by Jorge Rojas-Ruiz, Humanitas Global
In his 2012 Democratic National Convention speech, former President Bill Clinton stated that “Advancing equal opportunity and economic empowerment is both morally right and good economics, because discrimination, poverty and ignorance restrict growth, while investments in education, infrastructure and scientific and technological research increase it, creating more good jobs and a new wealth for all of us.” While this speech was directed at U.S. citizens, it is applicable for everyone around the world.
As former President Clinton argued, education and empowerment are successful tools in generating income and growth, and possess the potential to have a significant positive impact for sustainable development in the long run.
A report released earlier this year by the U.N. High-Level Panel on Post-2015 created a platform for increased discussion in the field of international development on rethinking strategies to promote and measure sustainable development. Among the many arguments posed on the implications of that report, one in particular caught my attention; “as the report makes clear, a rising tide does not necessarily raise all boats, thus a clear commitment to combating inequality and advancing social and economic inclusion must be at the core of the global development agenda,” it said.
I do not only agree with the statement, but believe it plays a central role in the fight against poverty and in the advancement of sustainable development worldwide.
Identifying a clear pathway to foster equality and social and economic inclusion in the aggregate has been a constant struggle, but sometimes the creation of a new approach is not necessary. Tangible progress can be made by replicating what has been successful in the past in a way that adapts to cultural traditions and particular regional characteristics, allowing excluded populations to leapfrog into social and economic inclusion.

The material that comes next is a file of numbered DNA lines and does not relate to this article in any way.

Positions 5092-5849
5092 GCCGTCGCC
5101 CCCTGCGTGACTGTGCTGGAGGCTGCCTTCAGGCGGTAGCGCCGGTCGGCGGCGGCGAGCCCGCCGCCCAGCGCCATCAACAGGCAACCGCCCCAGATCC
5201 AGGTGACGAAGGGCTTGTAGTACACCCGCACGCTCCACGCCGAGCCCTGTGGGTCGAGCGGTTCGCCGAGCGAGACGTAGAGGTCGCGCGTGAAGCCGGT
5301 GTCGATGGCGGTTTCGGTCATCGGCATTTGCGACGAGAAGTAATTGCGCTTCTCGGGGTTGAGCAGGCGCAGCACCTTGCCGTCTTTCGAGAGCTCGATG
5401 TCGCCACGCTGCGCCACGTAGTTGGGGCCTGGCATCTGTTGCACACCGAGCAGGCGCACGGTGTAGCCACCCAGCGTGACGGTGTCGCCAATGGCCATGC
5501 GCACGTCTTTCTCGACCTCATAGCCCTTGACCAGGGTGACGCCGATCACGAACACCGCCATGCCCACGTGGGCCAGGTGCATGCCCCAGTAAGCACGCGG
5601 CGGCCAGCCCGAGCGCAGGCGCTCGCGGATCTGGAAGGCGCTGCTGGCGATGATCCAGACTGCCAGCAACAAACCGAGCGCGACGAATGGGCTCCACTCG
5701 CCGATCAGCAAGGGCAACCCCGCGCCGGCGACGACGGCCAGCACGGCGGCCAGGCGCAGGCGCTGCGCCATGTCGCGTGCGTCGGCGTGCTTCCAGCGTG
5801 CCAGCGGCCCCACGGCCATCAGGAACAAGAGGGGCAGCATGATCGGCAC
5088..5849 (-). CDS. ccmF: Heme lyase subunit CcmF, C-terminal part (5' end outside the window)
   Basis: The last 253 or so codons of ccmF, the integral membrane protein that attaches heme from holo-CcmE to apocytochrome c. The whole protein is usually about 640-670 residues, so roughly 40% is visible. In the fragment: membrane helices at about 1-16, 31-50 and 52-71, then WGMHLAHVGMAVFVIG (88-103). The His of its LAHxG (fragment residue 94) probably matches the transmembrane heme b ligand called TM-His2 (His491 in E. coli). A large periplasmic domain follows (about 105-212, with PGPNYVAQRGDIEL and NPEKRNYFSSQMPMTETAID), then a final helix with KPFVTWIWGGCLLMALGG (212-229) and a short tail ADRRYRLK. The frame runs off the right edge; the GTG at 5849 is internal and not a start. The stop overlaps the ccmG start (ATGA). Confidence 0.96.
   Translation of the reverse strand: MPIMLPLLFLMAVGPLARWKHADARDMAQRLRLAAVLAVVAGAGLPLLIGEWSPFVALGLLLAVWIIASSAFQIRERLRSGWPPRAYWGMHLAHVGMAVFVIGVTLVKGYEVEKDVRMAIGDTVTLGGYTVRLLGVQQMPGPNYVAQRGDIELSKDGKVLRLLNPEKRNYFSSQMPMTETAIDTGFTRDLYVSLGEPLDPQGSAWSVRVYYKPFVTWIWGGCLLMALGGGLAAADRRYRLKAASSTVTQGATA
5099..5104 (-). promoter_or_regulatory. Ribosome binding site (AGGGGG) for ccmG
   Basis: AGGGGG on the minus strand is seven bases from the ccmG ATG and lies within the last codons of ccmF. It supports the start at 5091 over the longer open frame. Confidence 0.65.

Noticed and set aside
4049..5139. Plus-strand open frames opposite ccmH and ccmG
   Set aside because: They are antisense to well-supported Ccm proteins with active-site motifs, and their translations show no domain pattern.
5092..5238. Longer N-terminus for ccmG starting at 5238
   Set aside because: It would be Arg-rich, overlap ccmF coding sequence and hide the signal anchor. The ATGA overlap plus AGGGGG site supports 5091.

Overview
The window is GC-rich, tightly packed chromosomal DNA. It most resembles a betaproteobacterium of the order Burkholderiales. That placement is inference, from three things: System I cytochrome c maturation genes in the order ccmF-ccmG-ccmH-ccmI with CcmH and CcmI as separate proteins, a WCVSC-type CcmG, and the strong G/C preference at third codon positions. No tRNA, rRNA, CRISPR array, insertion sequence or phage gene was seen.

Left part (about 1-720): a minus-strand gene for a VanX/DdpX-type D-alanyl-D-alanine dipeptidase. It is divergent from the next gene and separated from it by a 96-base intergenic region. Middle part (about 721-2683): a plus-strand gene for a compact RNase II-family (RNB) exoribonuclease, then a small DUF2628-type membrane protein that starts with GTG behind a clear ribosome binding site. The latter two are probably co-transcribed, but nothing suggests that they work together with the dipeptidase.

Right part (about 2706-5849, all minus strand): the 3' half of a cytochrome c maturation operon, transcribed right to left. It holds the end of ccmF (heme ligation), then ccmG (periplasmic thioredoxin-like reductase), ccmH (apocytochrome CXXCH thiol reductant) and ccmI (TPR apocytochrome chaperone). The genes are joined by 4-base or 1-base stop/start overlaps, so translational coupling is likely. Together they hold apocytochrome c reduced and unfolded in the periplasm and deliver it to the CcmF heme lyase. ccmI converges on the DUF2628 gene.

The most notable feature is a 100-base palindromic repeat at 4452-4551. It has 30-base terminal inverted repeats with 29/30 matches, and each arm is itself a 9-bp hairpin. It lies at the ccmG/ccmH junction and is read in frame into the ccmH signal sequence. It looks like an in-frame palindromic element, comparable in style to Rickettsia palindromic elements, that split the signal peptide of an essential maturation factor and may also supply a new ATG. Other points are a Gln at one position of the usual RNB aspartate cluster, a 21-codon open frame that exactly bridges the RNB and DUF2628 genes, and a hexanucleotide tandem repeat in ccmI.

Education is an important tool for vulnerable populations as it can enable them to be more proactive in their growth and development. For example, learning a particular skill on how to make a sellable product with the available resources or how to manage their scarce funds and arable land in a sustainable manner, gives a person the opportunity to have greater control over their overall wellbeing. Empowering underprivileged communities with access to microcredit, training and technical assistance is a tool that – combined with education – unlocks the door of opportunity.
The Korea-UNDP MDG Trust Fund is a program that does the later and has scaled up targeted interventions that improve economic livelihoods of the poor and vulnerable in nine countries around the globe, including Haiti, Colombia, Rwanda, Mongolia, Sudan and the Democratic Republic of Congo. In Haiti, for example, the success has been exemplified by the creation of 450 new jobs and 350 micro enterprises established. Additionally, more than 400 businesses have been reinforced through training, mentoring and access to credit, and more than 900 women from Port-au-Prince’s most vulnerable neighborhoods benefited from employment and entrepreneurship programs.
Ninite Eltebe, a beneficiary of the program in Haiti, is now able to care for her family and send her kids to school. She enrolled in a three-month skills development training program on chicken rearing and now employees two young men. Programs such as these not only have direct beneficiaries but also indirect ones as well. They create an economic cycle that enables vulnerable populations to enter the market economy and engage in consumption, eventually boosting the local economy.
Education and empowerment are a means to combat inequality and promote social and economic inclusion. These tools award vulnerable populations with the opportunity to care for their livelihoods in a sustainable manner while progressively gaining self reliance and positively contributing to their communities.
As we can see through Ninite’s story, placing the issues of equality and social and economic inclusion at the center of the global development agenda is essential in making pivotal societal changes as we move towards meeting the post-2015 MDGs.